hot guys on motorcycles

A few months ago, there was a video of some chick in Russia riding her motorcycle, wearing nothing but a helmet, pasties, and crocs. I was underwhelmed and didn’t bother to share, because hot chicks on bikes getting hella attention is kind of par for the course in the motorcycle community.

In fact, it’s so common that when I typed the search term, “Russian woman on motorcycle,” to illustrate this entry, I got tons of hot women wearing little to no clothing who are on or near motorcycles — but not the naked woman in question. Then I realized I left the most important word out of that search string, and retried it, and she was the top result.


I choose a screenshot lacking definition for a reason.

Anyway, as a straight-identified woman who appreciates hot people on motorcycles, I gotta admit: I get a little tired of the sexified chicks draping themselves on or around (and occasionally riding) these large sexy pieces of machinery. I mean, I’m not a big fan of objectification/ sexualization in general, but I do get it: Sex sells.

What I don’t get is why we don’t have more pictures of sexy guys on motorcycles. The proportion of women riders is increasing every year, and there have got to be plenty of bisexual and gay men who would also appreciate a little variety in the objectification/ sexualization associated with motorcycles.

Actually, I do get that. For the ads, motorcycle companies and dealers probably still see straight guys as their primary market, and the marketers think that sexy women are more likely to bring in customers than the motorcycle alone.

For the self-submitted pics/ videos, there’s a lot of complex psychological and social interactions going into the decision to sexualize oneself (or ones SO) for public consumption, but the long and short of it is that our culture has led to women who court the male gaze getting more positive attention by dominant portions of society than men who court the male gaze.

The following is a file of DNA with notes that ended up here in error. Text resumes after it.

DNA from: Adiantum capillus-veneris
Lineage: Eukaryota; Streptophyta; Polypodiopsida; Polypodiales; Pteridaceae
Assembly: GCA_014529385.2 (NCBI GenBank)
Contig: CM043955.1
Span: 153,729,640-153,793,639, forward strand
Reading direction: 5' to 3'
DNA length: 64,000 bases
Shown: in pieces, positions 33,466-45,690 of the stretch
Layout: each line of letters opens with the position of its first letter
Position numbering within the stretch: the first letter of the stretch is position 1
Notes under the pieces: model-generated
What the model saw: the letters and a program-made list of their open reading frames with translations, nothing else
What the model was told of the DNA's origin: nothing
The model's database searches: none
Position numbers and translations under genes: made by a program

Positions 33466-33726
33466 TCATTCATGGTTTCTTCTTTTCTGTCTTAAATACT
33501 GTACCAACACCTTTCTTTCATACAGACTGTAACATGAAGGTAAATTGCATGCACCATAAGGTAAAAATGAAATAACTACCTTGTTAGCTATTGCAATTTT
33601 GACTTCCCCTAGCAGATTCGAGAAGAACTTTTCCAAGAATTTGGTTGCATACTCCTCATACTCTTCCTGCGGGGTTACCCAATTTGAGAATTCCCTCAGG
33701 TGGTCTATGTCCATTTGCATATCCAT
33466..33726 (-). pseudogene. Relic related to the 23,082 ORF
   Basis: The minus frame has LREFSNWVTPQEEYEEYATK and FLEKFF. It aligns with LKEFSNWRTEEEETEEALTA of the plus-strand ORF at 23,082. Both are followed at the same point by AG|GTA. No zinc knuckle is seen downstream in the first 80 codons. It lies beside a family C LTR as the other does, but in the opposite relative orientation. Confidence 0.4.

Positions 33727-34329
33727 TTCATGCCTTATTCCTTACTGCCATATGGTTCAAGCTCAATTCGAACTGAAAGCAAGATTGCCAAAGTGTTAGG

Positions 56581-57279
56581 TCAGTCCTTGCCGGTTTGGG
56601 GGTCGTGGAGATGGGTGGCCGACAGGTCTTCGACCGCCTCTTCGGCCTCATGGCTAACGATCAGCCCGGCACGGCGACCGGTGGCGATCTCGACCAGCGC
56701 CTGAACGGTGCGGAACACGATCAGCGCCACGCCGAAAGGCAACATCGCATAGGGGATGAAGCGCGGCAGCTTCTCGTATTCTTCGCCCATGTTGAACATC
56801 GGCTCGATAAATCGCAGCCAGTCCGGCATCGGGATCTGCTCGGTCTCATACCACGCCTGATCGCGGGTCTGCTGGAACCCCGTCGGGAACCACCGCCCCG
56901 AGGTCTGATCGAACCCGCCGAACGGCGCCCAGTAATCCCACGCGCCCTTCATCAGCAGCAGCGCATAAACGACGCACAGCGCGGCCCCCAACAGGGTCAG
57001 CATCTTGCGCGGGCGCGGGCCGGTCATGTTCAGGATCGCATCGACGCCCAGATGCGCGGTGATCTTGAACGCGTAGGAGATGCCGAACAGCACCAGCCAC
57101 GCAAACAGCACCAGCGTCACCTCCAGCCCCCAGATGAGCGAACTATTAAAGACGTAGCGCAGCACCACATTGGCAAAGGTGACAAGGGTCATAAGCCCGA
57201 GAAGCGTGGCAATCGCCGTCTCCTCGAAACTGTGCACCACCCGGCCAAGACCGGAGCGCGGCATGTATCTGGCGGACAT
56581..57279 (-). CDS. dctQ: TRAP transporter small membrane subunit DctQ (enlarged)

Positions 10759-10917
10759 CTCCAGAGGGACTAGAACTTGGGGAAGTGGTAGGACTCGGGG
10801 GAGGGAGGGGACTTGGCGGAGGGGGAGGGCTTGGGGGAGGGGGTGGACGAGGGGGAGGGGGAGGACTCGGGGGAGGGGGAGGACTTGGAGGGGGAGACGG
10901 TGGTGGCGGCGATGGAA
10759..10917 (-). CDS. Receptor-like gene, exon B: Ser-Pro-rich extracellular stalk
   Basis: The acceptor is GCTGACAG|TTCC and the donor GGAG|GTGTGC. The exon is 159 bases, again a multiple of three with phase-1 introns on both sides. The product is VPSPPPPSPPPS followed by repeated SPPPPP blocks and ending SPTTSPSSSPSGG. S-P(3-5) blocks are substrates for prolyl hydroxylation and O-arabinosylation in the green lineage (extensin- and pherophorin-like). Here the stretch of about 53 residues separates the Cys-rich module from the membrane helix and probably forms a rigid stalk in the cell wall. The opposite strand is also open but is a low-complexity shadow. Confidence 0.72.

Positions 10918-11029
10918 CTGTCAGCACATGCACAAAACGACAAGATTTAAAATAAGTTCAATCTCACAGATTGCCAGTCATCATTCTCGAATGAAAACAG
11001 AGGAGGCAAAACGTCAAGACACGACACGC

As a result, sexualized representations of men on motorcycles tends to be unofficial and tongue in cheek, such as the MotoCorsa MANigale series by photographer Alicia Elfving.

Can you imagine what the reaction would be if a similar photoshoot was done with regular gals drawn from an average population of riders? I can. Just like the MotoCorsa shoot, I bet some of the women would be incredibly attractive — but some would be overweight or otherwise not conventionally attractive, and I bet such women would be verbally eviscerated for everything from their weight to makeup choices to hair style by viewers inexplicably offended by ordinary-looking women in photoshoots.

Hell, the MotoCorsa shoot had a fair amount of body-shaming comments (as well as plenty of guys commenting on how gross it was and how they didn’t want to see half-naked people they have no attraction to draped over motorcycles … WELCOME TO THE FUCKING CLUB.)

"I am going to unsubscribe from this website because of this egregious replacement of women in tight clothing with men in tight clothing! How dare you!"

“I am going to unsubscribe from this website because of this egregious replacement of women in tight clothing with men in tight clothing! How dare you!”

"I humorously choose only to acknowledge only the existence of the motorcycle I want to ride and the woman I want to bone."

“I humorously choose only to acknowledge only the existence of the motorcycle I want to ride and the woman I want to bone.”

"I think pin-up shoots of women are representative of all women."

“I think pin-up shoots of women are representative of all women.”

“I think the social cache of riding a Ducati has measurably dropped by the association of semi-naked men with the vehicle.”

"I am going to attempt to humorously insinuate that these guys are gay for doing this. The humors relies on the assumption that being gay is somehow funny or offensive. Also, no homo."